NAIROBI, Kenya, Apr 3 – The Government should ensure healthcare services for persons with autism remain accessible, even as focus continues to remain on the fight against COVID-19.
This is according to Iram Bahawal, the spokesperson of Enable Me Kenya, an organization that focuses on bettering the lives of persons with disabilities, including those with autism.
Bahawal said that already, persons with autism have long faced many inequalities, which have only been further exacerbated by the pandemic.
Other key challenges that the spokesperson urged the government to address include lack of equal distribution of wealth and income and inclusion in politics.
“Even though the country is in the middle of a pandemic, we would like to urge the government to ensure that quality healthcare for persons with autism remains accessible. Official data shows that healthcare services have been adversely affected by the pandemic, but we know that it is still possible to care for those with autism as they are equal members of the Kenyan society,” she Friday as the world marked Autism Day. The day is marked on April 2.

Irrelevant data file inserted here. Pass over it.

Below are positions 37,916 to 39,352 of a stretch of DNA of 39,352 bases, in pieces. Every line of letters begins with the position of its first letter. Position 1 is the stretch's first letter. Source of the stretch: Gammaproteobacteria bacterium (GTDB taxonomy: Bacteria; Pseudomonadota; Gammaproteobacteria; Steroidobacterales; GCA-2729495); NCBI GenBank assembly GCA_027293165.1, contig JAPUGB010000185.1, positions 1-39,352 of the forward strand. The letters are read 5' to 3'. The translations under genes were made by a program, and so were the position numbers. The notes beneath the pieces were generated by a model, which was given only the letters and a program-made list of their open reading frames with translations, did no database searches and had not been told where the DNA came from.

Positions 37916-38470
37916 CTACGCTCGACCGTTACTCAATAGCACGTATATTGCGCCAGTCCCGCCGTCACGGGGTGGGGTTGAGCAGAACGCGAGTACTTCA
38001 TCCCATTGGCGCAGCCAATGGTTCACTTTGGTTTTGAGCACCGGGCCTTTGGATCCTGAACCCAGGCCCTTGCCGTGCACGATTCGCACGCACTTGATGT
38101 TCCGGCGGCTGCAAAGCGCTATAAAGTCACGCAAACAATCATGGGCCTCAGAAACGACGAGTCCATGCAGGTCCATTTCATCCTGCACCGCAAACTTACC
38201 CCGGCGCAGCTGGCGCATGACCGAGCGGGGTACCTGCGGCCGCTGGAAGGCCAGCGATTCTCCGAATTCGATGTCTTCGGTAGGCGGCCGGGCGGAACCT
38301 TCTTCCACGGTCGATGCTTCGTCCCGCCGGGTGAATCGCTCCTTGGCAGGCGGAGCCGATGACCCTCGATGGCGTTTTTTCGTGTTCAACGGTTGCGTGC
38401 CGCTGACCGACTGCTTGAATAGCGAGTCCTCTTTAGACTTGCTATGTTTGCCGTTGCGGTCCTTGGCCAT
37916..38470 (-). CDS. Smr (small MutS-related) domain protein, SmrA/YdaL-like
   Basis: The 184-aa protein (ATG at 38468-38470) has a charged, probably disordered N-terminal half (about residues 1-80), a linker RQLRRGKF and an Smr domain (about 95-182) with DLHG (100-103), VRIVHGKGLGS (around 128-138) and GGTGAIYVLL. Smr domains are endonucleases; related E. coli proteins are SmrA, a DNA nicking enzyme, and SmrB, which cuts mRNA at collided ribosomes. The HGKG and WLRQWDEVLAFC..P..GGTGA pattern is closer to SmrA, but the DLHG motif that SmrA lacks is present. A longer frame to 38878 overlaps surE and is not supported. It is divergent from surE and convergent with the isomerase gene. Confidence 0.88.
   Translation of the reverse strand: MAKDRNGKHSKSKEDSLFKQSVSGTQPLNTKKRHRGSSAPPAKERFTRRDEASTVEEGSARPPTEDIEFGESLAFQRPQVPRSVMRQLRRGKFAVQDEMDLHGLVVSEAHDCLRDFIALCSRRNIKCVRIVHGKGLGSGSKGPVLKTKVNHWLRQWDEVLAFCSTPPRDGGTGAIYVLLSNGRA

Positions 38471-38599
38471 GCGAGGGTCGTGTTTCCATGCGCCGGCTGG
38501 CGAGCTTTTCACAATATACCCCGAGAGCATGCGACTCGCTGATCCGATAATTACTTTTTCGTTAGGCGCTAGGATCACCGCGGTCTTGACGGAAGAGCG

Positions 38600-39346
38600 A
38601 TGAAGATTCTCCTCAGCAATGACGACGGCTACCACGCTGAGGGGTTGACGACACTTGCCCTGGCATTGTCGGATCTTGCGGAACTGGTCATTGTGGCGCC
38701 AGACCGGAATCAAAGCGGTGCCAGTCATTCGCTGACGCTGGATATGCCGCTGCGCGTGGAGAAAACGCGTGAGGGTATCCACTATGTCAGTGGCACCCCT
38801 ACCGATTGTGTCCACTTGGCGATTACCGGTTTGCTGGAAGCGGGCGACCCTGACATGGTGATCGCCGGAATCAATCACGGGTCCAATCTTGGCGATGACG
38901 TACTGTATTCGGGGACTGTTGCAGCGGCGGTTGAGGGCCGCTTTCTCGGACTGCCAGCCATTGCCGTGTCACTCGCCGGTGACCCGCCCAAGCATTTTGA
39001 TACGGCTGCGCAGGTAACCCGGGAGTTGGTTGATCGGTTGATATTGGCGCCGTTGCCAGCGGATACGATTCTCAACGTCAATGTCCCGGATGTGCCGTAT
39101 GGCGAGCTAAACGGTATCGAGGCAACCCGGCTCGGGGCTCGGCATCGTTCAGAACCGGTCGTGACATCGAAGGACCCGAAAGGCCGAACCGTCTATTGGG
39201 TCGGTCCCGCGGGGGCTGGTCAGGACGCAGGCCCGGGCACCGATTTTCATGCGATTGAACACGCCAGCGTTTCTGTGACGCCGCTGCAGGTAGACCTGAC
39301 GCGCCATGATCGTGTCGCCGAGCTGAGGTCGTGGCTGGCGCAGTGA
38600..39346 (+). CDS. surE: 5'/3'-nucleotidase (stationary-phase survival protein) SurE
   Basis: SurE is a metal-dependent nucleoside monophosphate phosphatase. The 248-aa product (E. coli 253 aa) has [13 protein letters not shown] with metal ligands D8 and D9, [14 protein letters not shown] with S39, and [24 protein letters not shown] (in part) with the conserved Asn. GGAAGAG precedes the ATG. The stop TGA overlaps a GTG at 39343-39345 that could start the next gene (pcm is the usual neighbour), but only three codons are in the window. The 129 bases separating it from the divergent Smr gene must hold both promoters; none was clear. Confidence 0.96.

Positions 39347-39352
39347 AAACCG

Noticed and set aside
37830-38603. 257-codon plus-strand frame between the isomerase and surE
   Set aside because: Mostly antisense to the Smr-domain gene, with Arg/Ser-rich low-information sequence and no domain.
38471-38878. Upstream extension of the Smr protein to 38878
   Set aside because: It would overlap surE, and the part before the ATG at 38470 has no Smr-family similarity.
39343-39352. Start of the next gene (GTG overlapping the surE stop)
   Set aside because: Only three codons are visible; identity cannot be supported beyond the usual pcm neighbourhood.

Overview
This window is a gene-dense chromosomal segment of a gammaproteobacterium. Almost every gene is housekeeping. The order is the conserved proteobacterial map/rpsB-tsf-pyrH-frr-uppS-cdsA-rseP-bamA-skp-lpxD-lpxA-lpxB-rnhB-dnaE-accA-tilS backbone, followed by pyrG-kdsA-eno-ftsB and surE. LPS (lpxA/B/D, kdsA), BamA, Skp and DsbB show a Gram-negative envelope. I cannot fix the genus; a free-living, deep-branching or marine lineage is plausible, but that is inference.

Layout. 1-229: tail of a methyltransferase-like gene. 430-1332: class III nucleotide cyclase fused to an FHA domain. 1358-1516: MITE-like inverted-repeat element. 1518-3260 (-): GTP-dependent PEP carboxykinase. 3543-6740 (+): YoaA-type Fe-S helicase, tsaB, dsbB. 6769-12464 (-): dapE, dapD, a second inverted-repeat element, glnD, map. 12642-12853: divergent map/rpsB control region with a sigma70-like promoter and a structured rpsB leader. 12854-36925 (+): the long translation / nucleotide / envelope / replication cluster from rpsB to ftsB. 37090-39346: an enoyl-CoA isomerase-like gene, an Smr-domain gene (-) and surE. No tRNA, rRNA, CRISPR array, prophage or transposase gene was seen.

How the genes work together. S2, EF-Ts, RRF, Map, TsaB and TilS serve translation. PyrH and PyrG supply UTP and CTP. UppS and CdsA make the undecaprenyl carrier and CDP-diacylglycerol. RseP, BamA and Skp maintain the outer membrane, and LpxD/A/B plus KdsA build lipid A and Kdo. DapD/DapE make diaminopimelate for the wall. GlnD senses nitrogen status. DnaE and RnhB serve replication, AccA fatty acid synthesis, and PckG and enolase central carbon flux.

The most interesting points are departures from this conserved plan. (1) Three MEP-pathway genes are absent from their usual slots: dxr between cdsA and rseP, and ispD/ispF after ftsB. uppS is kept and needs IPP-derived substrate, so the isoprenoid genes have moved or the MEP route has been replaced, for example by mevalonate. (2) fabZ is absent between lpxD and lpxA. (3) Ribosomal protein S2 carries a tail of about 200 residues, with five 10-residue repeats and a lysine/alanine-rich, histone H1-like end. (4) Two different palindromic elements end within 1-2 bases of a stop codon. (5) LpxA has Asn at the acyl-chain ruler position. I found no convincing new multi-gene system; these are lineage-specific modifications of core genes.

This year’s theme was ‘Inclusion in the Workplace: Challenges and Opportunities in a Post-Pandemic World’.
A finding by the United Nations last year found that persons with disabilities are at a greater risk of discrimination in accessing healthcare and life-saving procedures during the ongoing COVID-19 outbreak.
The UN revealed that in some countries, health care rationing decisions, including triage protocols (e.g. intensive care beds, ventilators), are not being based on an individual prognosis, but on discriminatory criteria, such as age or assumptions about the quality or value of life based on the disability.
Data by the Autism Society of Kenya estimates that autism could be up to 4 percent or one child with autism, for every 25 children.